Here’s where we stand:
Now reasonably cost-effective for new systems with current Crucial DDR pricing.
Offers somewhat more performance than current SDRAM system, generally more so for games.
Potential performance gains are not big enough to make it a must have; particularly for people who have KT133A systems.
No ideal overclocker’s platform has emerged yet, all alternatives have tradeoffs.
Has been long delays, Via platform still not fully deployed. PC2100 will be superceded by incompatible PC2600 next year, will not have long-life as king-of-the-roost.
At the moment, this one’s easy. Crucial is both cheaper and better than the other guys. I doubt that will last forever,
but that’s the case right now.
If a high memory benchmark is important to you, looks like increasing FSB has a disproportionate effect on scores, so keep that in mind.
You have three contenders:
AMD 760 series
Good points: Been around a while, are generally considered pretty stable by recent standards, perform a little better at the moment than the competition.
Bad points: Tends to be expensive, AMD doesn’t want to be making them for much longer, are generally not overclocking friendly, usually only two DDR slots.
Asus A7M266: Generally considered solid, 6-layer board, but expensive, no multiplier adjustment, Asus apparently plans to phase out in favor of A7A266.
FIC AD11: A good deal cheaper than the A7M, multiplier adjustment (but that via jumper), but only a 4-layer board, limited FSB options, not a lot of people have it.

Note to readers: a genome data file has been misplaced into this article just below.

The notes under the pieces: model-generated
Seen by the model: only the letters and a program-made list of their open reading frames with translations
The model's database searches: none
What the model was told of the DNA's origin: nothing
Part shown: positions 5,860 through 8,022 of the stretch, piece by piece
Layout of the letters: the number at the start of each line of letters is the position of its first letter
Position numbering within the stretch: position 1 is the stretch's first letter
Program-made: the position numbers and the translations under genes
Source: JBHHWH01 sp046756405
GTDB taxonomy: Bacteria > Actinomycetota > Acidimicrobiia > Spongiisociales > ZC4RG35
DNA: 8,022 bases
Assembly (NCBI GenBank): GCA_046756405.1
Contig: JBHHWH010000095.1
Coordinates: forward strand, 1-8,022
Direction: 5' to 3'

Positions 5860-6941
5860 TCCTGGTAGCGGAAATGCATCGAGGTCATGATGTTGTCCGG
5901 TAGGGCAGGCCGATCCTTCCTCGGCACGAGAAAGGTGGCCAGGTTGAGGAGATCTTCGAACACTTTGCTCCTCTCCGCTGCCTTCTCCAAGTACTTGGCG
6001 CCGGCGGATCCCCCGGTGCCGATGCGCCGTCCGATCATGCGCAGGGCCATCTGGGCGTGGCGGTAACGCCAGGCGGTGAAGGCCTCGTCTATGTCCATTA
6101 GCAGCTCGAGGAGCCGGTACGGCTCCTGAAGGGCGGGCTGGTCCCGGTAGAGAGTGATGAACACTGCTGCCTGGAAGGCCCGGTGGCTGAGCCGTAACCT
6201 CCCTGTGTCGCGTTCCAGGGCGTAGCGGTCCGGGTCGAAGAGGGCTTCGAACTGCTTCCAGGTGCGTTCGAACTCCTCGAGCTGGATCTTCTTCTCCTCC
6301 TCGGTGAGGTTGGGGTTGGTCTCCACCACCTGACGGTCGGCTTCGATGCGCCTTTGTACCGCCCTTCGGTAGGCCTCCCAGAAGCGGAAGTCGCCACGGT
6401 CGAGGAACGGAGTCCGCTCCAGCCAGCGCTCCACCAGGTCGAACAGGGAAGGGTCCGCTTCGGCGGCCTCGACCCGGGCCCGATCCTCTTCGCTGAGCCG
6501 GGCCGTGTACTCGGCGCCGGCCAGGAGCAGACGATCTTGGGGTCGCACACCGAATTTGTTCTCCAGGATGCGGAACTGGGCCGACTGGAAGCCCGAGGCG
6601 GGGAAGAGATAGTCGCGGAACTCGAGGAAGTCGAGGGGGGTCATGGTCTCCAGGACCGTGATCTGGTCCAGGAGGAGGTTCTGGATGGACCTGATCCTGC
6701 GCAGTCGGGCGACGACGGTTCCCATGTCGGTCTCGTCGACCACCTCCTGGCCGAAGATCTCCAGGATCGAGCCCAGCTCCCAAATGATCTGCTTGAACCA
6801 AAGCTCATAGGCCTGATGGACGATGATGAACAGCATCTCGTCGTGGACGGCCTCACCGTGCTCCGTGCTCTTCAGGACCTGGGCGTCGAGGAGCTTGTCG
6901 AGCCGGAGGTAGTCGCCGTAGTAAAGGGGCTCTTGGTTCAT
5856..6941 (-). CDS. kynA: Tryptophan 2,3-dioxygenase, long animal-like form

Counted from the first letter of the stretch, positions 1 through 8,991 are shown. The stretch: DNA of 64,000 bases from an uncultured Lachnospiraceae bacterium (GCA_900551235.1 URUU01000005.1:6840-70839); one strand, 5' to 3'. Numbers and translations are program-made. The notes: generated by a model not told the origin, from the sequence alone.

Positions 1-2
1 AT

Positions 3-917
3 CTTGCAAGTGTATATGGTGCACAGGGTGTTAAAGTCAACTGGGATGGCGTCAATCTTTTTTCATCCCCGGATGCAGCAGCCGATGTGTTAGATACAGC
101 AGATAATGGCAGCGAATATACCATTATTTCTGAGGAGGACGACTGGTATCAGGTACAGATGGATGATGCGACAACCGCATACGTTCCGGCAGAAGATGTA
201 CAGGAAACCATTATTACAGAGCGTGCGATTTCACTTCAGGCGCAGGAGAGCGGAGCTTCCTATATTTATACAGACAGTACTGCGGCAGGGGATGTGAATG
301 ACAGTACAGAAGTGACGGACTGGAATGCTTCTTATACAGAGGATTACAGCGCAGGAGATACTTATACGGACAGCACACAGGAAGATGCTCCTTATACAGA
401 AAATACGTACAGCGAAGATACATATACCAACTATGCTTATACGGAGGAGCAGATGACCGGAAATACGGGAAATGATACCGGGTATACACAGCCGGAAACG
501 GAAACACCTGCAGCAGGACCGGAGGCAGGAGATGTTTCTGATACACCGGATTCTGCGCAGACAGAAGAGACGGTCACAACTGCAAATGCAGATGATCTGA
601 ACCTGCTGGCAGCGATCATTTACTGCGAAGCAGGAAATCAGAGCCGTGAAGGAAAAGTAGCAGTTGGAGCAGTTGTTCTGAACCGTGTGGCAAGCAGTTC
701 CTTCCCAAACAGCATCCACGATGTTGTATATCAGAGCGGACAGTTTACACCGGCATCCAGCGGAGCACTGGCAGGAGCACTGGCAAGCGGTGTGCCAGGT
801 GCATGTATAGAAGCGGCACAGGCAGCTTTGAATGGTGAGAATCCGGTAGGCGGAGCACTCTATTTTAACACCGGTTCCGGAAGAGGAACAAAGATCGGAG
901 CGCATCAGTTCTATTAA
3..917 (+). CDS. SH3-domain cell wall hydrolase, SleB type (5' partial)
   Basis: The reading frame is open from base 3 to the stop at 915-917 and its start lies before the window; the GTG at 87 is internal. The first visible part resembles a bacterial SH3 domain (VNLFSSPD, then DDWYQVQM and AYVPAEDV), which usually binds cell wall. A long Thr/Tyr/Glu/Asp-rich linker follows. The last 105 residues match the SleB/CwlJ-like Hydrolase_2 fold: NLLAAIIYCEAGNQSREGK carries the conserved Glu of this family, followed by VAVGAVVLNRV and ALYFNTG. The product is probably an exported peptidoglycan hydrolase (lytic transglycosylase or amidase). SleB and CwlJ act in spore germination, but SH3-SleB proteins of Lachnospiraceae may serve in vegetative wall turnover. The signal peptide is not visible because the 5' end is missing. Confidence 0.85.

Gigabyte 7DX: A bit cheaper than the A7M, but no serious overclocking options (no voltage, multiplier or real FSB options).
Good points: Been around a while, BIOSes are finally coming around, can support both SDRAM and DDR, more overclocking friendly and cheaper than AMD solutions, probably will be end up cheaper than Via, too.
Bad points: Ali has at least a reputation for poor quality and performance, performance still considered shaky.
IWill KA-266-R A pioneer, and it got arrows in the back, mainly due to initial faults with the Ali chipset. As it’s been improved, matters have gotten better.
Asus A7A266, Soyo SY-K7ADA: Recent additions to the list, some reviews indicate they have some promise.
Good points: Will end up making most DDR boards, will probably continue to tweak chipset (hardware and BIOS) longer than AMD, will probably be more overclocking friendly than AMD.
Bad points: Long delayed and maybe still not really ready yet, MSI debut not a promising sign, unlikely it will be much better, might not even as good as AMD boards.
Asus A7V266: OCWorkbench says they just got one. Won’t see that in the stores for quite a while, but nice to see it even exists. Apparently 2 SDR, 2DDR memory slots.
Abit KR7: Nothing about them yet, but people will buy them, so . . . .
After the events of the last week, I can hardly give even an implicit endorsement to “where do we put the resistor today” MSI.
There is a Gigabyte and Soltek Via board out there someplace.
The impression I’m getting is that the Via can at least theoretically do a bit better than the AMD system. Whether it can do so stably is quite a different matter. We just don’t know yet.
A Likely Future
There isn’t going to be any significant difference between the boards. There really isn’t now. Other issues will decide this.
The AMD boards will probably remain the most solid of the three.
Simply due to the level of effort being thrown at them, the Via boards will eventually (and eventually may take a while) end up being a bit better and almost certainly have more features and be more versatile.
The Ali boards will probably be cheapest, and may give Via a good run for its money in the other categories.
If you have to buy right away, I think you have to ask yourself what’s more important, stability or flexibility? If overclocking features and ease of overclocking matter, consider an Ali board. If stability is more important than overclocking friendliness, look at AMD. If you can wait, wait and see what Via can do.